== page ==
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J Virol. 2002 Apr;76(8):4008-21.

Persistent and transient replication of full-length hepatitis C virus genomes in cell culture.

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Institute for Virology, Johannes-Gutenberg University Mainz, 55131 Mainz, Germany.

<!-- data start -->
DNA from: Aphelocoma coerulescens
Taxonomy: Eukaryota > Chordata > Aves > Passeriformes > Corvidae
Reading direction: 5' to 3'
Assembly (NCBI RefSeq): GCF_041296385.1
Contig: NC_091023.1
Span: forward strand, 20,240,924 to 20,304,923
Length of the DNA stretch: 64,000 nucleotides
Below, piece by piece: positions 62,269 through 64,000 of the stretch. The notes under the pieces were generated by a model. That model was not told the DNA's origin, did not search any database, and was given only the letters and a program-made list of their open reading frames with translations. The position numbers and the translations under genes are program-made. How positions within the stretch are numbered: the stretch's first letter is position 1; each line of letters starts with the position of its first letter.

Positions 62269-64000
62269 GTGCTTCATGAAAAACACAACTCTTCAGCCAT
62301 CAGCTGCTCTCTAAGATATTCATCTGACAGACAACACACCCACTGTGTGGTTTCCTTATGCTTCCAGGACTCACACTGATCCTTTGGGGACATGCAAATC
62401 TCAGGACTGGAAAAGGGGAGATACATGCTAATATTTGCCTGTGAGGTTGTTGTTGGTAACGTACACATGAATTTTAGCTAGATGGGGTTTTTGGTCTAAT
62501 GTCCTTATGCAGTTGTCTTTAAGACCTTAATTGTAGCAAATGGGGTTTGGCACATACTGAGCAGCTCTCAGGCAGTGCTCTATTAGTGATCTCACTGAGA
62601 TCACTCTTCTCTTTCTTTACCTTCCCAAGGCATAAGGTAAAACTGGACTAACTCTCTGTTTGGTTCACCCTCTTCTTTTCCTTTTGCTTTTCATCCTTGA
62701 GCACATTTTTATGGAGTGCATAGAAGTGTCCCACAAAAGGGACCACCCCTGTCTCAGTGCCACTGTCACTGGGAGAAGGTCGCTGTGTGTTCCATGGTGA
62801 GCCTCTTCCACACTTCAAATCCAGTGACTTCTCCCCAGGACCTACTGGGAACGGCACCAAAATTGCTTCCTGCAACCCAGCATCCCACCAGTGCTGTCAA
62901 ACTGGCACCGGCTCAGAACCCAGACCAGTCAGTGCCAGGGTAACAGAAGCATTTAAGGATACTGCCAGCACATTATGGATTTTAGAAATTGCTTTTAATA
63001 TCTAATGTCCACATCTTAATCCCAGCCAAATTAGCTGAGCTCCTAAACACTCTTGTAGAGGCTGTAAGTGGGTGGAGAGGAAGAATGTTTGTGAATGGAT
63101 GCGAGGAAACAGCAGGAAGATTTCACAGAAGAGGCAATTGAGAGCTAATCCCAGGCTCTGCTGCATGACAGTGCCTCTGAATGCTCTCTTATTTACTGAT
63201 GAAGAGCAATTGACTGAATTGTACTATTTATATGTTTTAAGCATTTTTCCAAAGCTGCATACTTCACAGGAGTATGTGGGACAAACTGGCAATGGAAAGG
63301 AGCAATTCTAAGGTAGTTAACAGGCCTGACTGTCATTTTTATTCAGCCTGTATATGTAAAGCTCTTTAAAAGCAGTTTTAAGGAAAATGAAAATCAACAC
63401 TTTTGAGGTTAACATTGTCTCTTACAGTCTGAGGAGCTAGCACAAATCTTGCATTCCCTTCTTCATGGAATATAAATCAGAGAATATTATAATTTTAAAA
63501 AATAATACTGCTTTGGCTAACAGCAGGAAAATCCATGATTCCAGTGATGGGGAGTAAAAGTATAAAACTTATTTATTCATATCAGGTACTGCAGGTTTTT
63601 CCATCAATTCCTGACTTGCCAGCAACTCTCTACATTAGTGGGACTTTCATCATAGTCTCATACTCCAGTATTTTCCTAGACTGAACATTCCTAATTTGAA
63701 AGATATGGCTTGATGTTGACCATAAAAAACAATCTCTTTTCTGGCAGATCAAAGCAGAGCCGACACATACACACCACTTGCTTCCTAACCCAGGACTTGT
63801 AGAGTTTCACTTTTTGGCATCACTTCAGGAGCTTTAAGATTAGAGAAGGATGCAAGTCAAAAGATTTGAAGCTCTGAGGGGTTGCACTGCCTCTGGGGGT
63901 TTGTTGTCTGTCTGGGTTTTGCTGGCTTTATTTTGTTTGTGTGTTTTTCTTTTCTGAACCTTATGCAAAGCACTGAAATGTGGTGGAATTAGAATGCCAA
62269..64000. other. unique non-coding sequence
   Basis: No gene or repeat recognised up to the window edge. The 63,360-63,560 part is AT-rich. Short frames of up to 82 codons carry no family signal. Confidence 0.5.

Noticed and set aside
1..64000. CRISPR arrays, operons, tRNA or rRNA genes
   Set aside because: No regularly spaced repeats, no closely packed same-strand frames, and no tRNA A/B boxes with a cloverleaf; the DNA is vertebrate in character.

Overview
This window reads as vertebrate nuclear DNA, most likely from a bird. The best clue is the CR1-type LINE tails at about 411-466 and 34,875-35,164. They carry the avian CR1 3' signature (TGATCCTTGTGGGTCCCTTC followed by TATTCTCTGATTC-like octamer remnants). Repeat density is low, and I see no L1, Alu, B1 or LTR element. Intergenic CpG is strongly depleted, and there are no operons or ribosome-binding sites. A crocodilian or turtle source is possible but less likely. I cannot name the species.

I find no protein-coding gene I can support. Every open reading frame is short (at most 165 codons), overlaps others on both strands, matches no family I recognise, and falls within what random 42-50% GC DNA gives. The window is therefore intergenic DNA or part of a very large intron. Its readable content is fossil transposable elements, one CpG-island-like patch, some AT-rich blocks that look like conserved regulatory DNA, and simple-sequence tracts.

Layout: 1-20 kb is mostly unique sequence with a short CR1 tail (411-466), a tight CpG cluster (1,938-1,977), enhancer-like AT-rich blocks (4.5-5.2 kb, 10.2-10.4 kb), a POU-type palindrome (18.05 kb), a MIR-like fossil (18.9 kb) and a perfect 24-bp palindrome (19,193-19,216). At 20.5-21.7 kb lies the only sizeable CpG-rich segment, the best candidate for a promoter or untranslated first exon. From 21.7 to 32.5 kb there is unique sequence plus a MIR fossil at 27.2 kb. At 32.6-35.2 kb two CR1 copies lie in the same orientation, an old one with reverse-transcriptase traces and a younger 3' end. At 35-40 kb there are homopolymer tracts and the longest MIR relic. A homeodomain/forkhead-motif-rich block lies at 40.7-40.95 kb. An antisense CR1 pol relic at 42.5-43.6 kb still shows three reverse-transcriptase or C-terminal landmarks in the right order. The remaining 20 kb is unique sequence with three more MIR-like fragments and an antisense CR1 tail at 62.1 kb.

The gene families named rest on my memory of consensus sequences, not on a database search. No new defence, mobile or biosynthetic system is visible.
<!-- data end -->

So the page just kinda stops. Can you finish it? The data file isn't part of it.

The recently developed subgenomic hepatitis C virus (HCV) replicons were limited by the fact that the sequence encoding the structural proteins was missing. Therefore, important information about a possible influence of these proteins on replication and pathogenesis and about the mechanism of virus formation could not be obtained. Taking advantage of three cell culture-adaptive mutations that enhance RNA replication synergistically, we generated selectable full-length HCV genomes that amplify to high levels in the human hepatoma cell line Huh-7 and can be stably propagated for more than 6 months. The structural proteins are efficiently expressed, with the viral glycoproteins E1 and E2 forming heterodimers which are stable under nondenaturing conditions. No disulfide-linked glycoprotein aggregates were observed, suggesting that the envelope proteins fold productively. Electron microscopy studies indicate that cell lines harboring these full-length HCV RNAs contain lipid droplets. The majority of the core protein was found on the surfaces of these structures, whereas the glycoproteins appear to localize to the endoplasmic reticulum and cis-Golgi compartments. In agreement with this distribution, no endoglycosidase H-resistant forms of these proteins were detectable. In a search for the production of viral particles, we noticed that these cells release substantial amounts of nuclease-resistant HCV RNA-containing structures with a buoyant density of 1.04 to 1.1 g/ml in iodixanol gradients. The same observation was made in transient-replication assays using an authentic highly adapted full-length HCV genome that lacks heterologous sequences. However, the fact that comparable amounts of such RNA-containing structures were found in the supernatant of cells carrying subgenomic replicons demonstrates a nonspecific release independent of the presence of the structural proteins. These results suggest that Huh-7 cells lack host cell factors that are important for virus particle assembly and/or release.

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